The Gilded Age Season 1 Episode 2 Review: Money Isn’t Everything
There’s no free lunch when you dine with the Russells.
On The Gilded Age Season 1 Episode 2, positions are taken and alliances begin to take shape.
There are intrigues, heaps of potential romances, potential scandals, and remarks so cutting you could serve dinner with them. Would we expect less?
The whole situation between the Russells and the Morrises wasn’t entirely unpredictable, but it was still fun to watch it all unfold.
There is no challenge you are not up to, my dear.
Mr. George Russell
Mr. Russell wants his station. Ms. Russell wants to be the toast of New York society.
It starts with the Morrises. For every thinly veiled insult Ms Morris uttered, Ms Russell had a scathing retort. Ms. Morris was clearly overwhelmed by this new adversary.
Mrs. Russell seems to want to be friends, but when scorned, she is ruthless.
Husbands want to do business, although it’s a bit shady with Mr Russell essentially bribing the aldermen, so it will be interesting to see how the relationship between the wives affects things between their respective husbands.
What a stunt from Mr. Russell at the charity bazaar! It was such a display of their immense wealth, but done in the name of a “good cause”.
It was a threat in the form of generosity — be our friends, or you are our enemies. It was a wonderfully passive-aggressive way to make their point.
Ms. Anne Morris: That kind of stunt doesn’t impress the people you want to convince.
Ms. Bertha Russell: Ms. Morris, that kind of stunt impresses everyone.
Even Mrs. Astor (the royal Donna Murphy) agrees. Ms. Astor’s endorsement seems essential to anyone hoping to be someone in New York society. The Russells have now caught her eye – if she accepts them, everyone will probably follow, however reluctantly.
Exchanging cash for social capital is nothing new. The Russells have so much to offer, and Mrs. Morris and Mrs. Fane are blind to the idea that they can take money without giving anything back.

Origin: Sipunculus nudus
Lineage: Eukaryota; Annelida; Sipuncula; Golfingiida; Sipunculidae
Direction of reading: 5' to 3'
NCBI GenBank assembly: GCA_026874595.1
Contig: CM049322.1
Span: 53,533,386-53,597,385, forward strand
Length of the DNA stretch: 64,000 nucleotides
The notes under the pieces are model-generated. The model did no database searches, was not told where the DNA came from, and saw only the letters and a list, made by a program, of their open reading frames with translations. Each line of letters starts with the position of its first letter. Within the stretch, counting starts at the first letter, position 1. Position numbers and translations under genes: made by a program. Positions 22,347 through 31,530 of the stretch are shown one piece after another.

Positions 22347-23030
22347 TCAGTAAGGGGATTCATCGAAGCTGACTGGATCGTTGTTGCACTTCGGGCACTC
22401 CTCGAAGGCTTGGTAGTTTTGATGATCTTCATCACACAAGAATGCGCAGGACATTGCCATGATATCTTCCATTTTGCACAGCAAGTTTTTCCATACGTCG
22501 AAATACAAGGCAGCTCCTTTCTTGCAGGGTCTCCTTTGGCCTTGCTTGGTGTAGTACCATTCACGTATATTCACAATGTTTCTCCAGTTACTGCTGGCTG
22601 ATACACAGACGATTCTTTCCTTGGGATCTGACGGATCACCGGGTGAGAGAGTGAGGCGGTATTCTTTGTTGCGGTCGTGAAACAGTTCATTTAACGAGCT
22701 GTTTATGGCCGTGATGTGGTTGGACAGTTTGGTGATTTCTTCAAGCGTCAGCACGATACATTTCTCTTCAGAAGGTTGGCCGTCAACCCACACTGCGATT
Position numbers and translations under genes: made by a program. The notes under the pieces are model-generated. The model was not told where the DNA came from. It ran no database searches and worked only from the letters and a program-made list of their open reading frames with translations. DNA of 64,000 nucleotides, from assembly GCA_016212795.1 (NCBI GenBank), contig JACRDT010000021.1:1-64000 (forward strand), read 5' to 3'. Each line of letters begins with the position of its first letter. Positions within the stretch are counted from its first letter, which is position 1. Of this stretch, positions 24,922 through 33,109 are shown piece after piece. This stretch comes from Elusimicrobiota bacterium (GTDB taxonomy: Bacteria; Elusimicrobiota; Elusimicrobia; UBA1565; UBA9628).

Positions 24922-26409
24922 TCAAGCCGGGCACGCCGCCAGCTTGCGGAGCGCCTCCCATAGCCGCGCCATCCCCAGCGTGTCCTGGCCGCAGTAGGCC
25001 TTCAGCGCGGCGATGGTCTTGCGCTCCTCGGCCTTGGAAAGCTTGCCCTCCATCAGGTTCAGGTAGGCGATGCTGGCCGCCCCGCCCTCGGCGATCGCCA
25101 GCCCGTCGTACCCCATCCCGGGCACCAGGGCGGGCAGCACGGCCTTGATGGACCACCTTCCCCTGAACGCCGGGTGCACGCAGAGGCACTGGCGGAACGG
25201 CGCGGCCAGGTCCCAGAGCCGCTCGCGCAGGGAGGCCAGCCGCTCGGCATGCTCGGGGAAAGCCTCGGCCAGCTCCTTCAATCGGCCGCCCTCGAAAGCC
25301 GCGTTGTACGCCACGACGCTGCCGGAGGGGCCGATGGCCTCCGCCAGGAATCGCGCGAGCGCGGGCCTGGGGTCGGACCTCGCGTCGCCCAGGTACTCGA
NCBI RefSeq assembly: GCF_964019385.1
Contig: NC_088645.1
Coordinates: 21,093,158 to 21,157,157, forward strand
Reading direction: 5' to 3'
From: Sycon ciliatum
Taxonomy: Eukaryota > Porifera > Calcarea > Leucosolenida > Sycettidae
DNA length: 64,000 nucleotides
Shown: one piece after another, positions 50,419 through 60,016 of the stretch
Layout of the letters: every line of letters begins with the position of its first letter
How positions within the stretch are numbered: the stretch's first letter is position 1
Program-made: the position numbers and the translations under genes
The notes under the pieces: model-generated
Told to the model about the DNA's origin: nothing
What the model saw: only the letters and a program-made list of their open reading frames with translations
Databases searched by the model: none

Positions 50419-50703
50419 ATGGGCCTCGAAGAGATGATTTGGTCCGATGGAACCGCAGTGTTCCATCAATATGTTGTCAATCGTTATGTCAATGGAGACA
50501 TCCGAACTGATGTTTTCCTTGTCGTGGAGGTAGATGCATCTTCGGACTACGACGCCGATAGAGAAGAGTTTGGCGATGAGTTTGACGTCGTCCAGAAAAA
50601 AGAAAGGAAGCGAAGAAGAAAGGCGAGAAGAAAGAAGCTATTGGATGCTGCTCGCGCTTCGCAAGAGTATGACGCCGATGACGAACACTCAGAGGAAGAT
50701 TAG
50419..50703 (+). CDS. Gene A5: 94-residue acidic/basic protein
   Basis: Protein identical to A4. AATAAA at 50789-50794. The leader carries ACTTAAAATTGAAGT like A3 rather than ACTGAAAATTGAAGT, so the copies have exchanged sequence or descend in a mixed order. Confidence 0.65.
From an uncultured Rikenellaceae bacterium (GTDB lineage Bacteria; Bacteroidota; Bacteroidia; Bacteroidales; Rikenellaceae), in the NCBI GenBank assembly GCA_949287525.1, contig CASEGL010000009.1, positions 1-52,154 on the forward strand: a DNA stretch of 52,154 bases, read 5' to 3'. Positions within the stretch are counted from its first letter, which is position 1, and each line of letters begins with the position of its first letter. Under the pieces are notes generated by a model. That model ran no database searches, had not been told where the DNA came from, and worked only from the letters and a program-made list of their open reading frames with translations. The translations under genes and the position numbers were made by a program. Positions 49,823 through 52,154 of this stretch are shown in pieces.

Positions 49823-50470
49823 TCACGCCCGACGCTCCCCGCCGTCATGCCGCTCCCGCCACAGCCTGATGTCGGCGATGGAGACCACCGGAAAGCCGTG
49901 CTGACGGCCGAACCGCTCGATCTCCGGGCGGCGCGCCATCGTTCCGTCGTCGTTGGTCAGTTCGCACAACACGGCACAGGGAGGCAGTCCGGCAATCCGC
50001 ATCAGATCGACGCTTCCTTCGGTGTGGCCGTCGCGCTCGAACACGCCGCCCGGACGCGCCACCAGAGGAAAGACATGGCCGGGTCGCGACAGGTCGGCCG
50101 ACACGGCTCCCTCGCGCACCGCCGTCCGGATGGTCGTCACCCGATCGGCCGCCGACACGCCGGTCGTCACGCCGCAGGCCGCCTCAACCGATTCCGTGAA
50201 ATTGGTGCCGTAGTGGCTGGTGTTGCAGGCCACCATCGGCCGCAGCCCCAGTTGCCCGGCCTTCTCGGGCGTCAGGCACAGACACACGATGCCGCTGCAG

It was quite telling that they both blamed each other for not wanting to use the Russell ballroom. Did they both assume the other was against it?
It was almost hilarious when Ms Russell threw away her breakfast upon finding out about the bazaar’s change of location – the music swelling, the drama of it all. Apparently, when you’re in high society, it’s the things that upset you.
It really heightened the superficiality of these people – it helps that there are a lot of other characters on the show with struggles and issues of real consequence.
Marian is so wonderful; she doesn’t buy into all the pettiness. She seems immune to the ill effects of association with the new rich. She is the niece of Agnes Van Rhijn, cousin of Aurora Fane and Oscar VAN Rhijn, but she is friends with “enemies” Larry and Gladys Russell because she likes them.
Marian has no money, but she doesn’t come from the money, so what does she have to lose? She is uneducated in society mores, but she is not afraid to be herself. It’s clear she believes Aunt Agnes wouldn’t disown her or kick her out.
Marian thinks Mr. Russell’s actions at the bazaar are wonderful, and she isn’t afraid to let the other ladies know how shoddy their treatment of Mrs. Russell is and how petty their reasons are.
We still want his check, though. We just have to insult him first.
This show would be a bit too much without her, injecting some honest talk and hopefully helping to shake things up a bit. Louisa Jacobson plays Marian well as someone who manages to maintain decorum but can’t resist the urge to speak out on behalf of those aggrieved.
Marian makes many allies who meet the disapproval of her aunt Agnès. Mrs. Chamberlain (Jeanne Tripplehorn) is another.
What did she do to become such an outcast? No doubt Marian will find out soon enough. Is she trustworthy? Maybe a Russell-Chamberlain-Brook alliance could form to really shake things up.
Aunt Agnes continues to serve haughty jokes at every turn.
It seems to me that the boat is sinking. We must follow the example of the rats.
Agnes Van Rhijn
The beautiful thing about Baranski’s Agnès is that her heart is well-meaning, as we saw in her scene with Ada. His cold exterior stems from a need to hold his place. Agnès knows how the world works and what is expected of her — and in turn what is expected of any woman who wants a comfortable life.